In 1928, after writing, directing, and starring in many films, and against the advice of his friends, Buster Keaton signed on with MGM Studios.
Keaton's gradual loss of autonomy in the filmmaking process marked a sharp decline in his career. Despite having to relinquish control to the studio and having to script many of his gags-- something in the past he'd relied heavily on improvisation for, The Cameraman is an excellent film.
Turner Classic Movies recently released on DVD a 2 disc set with 3 films and a documentary of Keaton's work with MGM studios including The Cameraman. The restoration is crisp and rather clean. The acting is superb, and Keaton, if not at his absolute best, was certainly at his best within the confines of the studio system.
Perhaps what is most poignant about this classic is the chemistry between Keaton and his completely captivating leading lady, Marceline Day who manages to capture the viewers attention and never truly let go, even in the scenes in which she is absent. For even when Day's character is absent-- everything Keaton's character does-- he does for her.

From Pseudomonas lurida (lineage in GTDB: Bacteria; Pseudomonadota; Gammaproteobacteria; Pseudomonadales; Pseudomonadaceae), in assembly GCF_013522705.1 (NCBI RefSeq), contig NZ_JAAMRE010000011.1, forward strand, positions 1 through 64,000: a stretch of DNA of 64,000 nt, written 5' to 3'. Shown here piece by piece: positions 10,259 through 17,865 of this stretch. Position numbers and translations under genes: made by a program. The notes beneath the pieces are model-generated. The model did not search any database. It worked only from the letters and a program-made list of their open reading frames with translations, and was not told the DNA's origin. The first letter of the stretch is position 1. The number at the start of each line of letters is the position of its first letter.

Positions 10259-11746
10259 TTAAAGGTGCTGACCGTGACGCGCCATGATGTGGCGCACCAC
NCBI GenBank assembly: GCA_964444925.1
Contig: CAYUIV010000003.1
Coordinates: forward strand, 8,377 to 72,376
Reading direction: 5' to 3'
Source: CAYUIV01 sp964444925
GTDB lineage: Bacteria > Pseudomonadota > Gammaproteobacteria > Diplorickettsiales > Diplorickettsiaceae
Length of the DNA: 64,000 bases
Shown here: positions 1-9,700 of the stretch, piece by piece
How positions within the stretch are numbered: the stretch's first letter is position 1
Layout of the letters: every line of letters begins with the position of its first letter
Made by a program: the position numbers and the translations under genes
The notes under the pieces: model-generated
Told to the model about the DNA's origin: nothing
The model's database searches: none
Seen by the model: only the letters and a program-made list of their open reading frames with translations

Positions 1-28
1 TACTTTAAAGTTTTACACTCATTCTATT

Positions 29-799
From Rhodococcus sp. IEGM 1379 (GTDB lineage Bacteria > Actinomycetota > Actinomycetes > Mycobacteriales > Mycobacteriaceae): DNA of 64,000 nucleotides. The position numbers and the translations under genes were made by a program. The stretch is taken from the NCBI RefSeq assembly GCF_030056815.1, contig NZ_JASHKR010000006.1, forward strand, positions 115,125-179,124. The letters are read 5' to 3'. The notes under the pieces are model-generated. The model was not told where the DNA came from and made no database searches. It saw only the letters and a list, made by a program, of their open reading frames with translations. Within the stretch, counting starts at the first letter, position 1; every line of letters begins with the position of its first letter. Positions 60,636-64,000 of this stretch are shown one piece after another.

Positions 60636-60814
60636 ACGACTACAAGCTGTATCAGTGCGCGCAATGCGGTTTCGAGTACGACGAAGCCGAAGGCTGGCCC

Some of Keaton's better gags, riding a double-decker bus on the wheel well OUTSIDE the bus, sharing a small changing room with another man, and his filming of a gang war in Chinatown with the "help" and distraction of a small spider monkey.
This film provides a rather interesting capsule of the state of film at the end of the silent-film era just as the "talkies" were starting to come into play. To watch it within the context of modern films, one might get bored-- but to fully appreciate silent film is to view it within the context of the time in which it was created-- a simpler era, before the Great Depression, before World War II, before the Hayes Code. Film is similar to music in its evolutionary scope and watching classic Buster Keaton is akin to listening to the music and musicians which inspired and paved the way for The Beatles.